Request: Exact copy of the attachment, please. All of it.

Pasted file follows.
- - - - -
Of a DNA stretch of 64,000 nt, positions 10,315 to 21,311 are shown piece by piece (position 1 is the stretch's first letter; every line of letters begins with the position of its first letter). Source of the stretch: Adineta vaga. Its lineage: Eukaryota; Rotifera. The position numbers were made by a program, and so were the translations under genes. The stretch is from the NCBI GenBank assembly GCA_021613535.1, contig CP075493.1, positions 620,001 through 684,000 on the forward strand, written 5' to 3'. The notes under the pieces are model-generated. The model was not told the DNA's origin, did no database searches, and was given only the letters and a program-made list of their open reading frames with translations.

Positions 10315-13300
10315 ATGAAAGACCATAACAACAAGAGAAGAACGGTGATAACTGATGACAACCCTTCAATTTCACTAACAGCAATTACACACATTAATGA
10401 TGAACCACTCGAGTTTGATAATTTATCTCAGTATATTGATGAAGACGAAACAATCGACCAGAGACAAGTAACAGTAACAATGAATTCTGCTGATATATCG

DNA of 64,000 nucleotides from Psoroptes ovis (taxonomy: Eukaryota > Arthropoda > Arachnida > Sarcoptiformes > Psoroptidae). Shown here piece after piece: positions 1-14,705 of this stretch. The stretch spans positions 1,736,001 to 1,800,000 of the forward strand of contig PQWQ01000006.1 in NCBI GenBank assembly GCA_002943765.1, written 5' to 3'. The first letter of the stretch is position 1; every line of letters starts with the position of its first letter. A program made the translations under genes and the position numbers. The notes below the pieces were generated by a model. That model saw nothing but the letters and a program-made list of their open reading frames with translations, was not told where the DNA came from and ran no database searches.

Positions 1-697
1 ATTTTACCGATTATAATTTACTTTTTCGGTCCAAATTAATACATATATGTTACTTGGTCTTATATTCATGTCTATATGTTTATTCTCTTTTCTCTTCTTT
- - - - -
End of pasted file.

Of a DNA stretch of 64,000 nt, positions 10,315 to 21,311 are shown piece by piece (position 1 is the stretch's first letter; every line of letters begins with the position of its first letter). Source of the stretch: Adineta vaga. Its lineage: Eukaryota; Rotifera. The position numbers were made by a program, and so were the translations under genes. The stretch is from the NCBI GenBank assembly GCA_021613535.1, contig CP075493.1, positions 620,001 through 684,000 on the forward strand, written 5' to 3'. The notes under the pieces are model-generated. The model was not told the DNA's origin, did no database searches, and was given only the letters and a program-made list of their open reading frames with translations.

Positions 10315-13300
10315 ATGAAAGACCATAACAACAAGAGAAGAACGGTGATAACTGATGACAACCCTTCAATTTCACTAACAGCAATTACACACATTAATGA
10401 TGAACCACTCGAGTTTGATAATTTATCTCAGTATATTGATGAAGACGAAACAATCGACCAGAGACAAGTAACAGTAACAATGAATTCTGCTGATATATCG

DNA of 64,000 nucleotides from Psoroptes ovis (taxonomy: Eukaryota > Arthropoda > Arachnida > Sarcoptiformes > Psoroptidae). Shown here piece after piece: positions 1-14,705 of this stretch. The stretch spans positions 1,736,001 to 1,800,000 of the forward strand of contig PQWQ01000006.1 in NCBI GenBank assembly GCA_002943765.1, written 5' to 3'. The first letter of the stretch is position 1; every line of letters starts with the position of its first letter. A program made the translations under genes and the position numbers. The notes below the pieces were generated by a model. That model saw nothing but the letters and a program-made list of their open reading frames with translations, was not told where the DNA came from and ran no database searches.

Positions 1-697
1 ATTTTACCGATTATAATTTACTTTTTCGGTCCAAATTAATACATATATGTTACTTGGTCTTATATTCATGTCTATATGTTTATTCTCTTTTCTCTTCTTT